We had the opportunity to interview children’s book author and poet Alain Serge Dzotap. He started to write poetry after devouring book after book from his hometown’s city library. Today he promotes literacy across Cameroon through workshops, school visits, and his publishing house Les Bruits de l’encre. Alain’s books have received the Saint-Exupéry Valeurs Jeunesse Prize and have been included in the International Youth Library’s White Ravens catalog. In 2016, Alain was recognized with Cameroon’s medal of knight. The Gift is his first book published in English.
What made you decide to become an author?
I was born in a house without any bookcases. I discovered my first written stories in primary school, and they fascinated me. I probably write to tell stories for the little boy that I was.
What makes you most passionate about working as a writer?
Using very simple words to make emotions visible is magic!
I also enjoy meeting my young readers. They always teach me something.
I also like the freedom that the profession of writer gives to me.
What’s a typical workday like?
My very simple workday: writing and jumping for joy when I wrote a beautiful sentence.
Where do the ideas for your books come from?
The stories I write now are inspired by my daughter. Seeing her growing up and discovering everything inspires me. I have also been working on traditional tales for a few years.
How much research do you do before you begin a book?
Generally I write short fiction for children. Very little research is needed. Except when I wrote “King Njoya, a brilliant inventor,” a documentary on an African king who invented a type of writing: the shumum. It demanded a month of research.
Where do you find your inspiration for new stories and characters?
I am mostly inspired by daily life. Some of my stories are pure fantasy. The idea of illustrations also gives me support when I am writing.
What has been the most memorable reaction you’ve received from a reader?
In January 2020, just before the Covid-19 pandemic, I was invited to France for school meetings. After a meeting at the Alexandre Jardin Library in Asnières-sur-Seine, a young boy offered me a large box of chocolate. And he said to me: “I’m so proud of you, Alain Serge!”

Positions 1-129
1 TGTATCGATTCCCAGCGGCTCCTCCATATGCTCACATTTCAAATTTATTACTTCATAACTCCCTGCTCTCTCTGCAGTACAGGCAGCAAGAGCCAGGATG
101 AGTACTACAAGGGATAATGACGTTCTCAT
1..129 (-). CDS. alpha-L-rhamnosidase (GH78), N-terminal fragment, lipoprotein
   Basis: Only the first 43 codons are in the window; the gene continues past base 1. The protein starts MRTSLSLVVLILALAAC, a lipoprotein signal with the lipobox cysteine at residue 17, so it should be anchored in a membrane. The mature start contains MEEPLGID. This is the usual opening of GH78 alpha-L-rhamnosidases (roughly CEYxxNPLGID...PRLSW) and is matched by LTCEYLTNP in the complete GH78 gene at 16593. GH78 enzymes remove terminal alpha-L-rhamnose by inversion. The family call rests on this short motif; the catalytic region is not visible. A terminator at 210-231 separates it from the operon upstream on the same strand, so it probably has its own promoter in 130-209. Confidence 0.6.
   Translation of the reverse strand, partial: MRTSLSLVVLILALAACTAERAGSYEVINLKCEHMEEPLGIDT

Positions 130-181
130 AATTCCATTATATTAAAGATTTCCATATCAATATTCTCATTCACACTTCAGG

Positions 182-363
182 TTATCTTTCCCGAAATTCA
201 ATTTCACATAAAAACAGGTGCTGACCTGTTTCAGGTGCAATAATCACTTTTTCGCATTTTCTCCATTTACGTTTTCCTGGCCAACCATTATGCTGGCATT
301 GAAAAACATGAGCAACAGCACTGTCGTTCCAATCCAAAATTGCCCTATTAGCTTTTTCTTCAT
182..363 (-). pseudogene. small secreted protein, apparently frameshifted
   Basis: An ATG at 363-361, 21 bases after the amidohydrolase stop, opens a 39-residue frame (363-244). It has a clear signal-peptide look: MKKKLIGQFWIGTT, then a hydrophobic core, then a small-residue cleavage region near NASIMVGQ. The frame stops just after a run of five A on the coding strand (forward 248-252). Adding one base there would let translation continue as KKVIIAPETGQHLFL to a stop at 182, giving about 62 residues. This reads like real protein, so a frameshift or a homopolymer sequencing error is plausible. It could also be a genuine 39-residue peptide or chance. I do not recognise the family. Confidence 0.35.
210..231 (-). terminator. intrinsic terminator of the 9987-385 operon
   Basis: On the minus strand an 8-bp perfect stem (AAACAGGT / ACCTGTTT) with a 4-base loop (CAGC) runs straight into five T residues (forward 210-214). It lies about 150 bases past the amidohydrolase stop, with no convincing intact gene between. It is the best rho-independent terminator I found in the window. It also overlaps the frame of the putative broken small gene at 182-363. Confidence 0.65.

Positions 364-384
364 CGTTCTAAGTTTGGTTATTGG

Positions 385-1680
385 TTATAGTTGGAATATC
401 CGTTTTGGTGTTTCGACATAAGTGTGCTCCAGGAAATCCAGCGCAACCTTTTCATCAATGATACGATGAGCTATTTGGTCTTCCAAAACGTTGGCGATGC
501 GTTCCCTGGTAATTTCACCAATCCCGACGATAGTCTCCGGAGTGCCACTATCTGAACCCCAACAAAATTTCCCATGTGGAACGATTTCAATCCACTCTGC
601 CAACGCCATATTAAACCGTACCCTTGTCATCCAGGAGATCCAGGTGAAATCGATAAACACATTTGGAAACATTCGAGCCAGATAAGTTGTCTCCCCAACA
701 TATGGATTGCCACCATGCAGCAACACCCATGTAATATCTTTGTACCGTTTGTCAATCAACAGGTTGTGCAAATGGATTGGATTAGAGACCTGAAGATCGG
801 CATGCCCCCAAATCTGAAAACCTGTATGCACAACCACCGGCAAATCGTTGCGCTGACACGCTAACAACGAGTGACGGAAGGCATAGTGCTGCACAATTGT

I have never forgotten those words.
What do you hope kids learn from The Gift?
My father was a builder and my mother a farmer. Thanks to reading and writing, I was able to escape, to visit other worlds. With The Gift, I would like to communicate to children the power to go further, the power to be free.
When you are not writing, how do you like to relax?
I read or I sleep, dreaming that I wrote the most beautiful story in the world.
But if there’s one thing I’d really love to see, it’s seeing an elephant running and scratching its butt at the same time!
Can you tell us one thing people may not know about you?
I am a miracle! At the start, I had everything against me—absolutely everything! Some days I cried because I was desperate!
Luckily, later on, I met incredible people, whom I didn’t know anything before, who supported me in my career. That’s why I always say you have to believe in humanity. Because nothing is ever lost.
When Leo opens his birthday presents, he receives an amazing gift: a pen! Inside it, Papa says, are many beautiful things. But how do you get them out? None of his friends can guess. Super-Zombo doesn’t get anywhere by blowing on it, and Coco-Tembo thinks it’s too tiny to hold anything important. Maybe Leo’s mama will know how to reveal all the wonders inside…
This warm, charming story is a perfect introduction to the joy of writing. Like Leo, young readers will discover how a simple utensil can express all the words in the world—even one’s own name.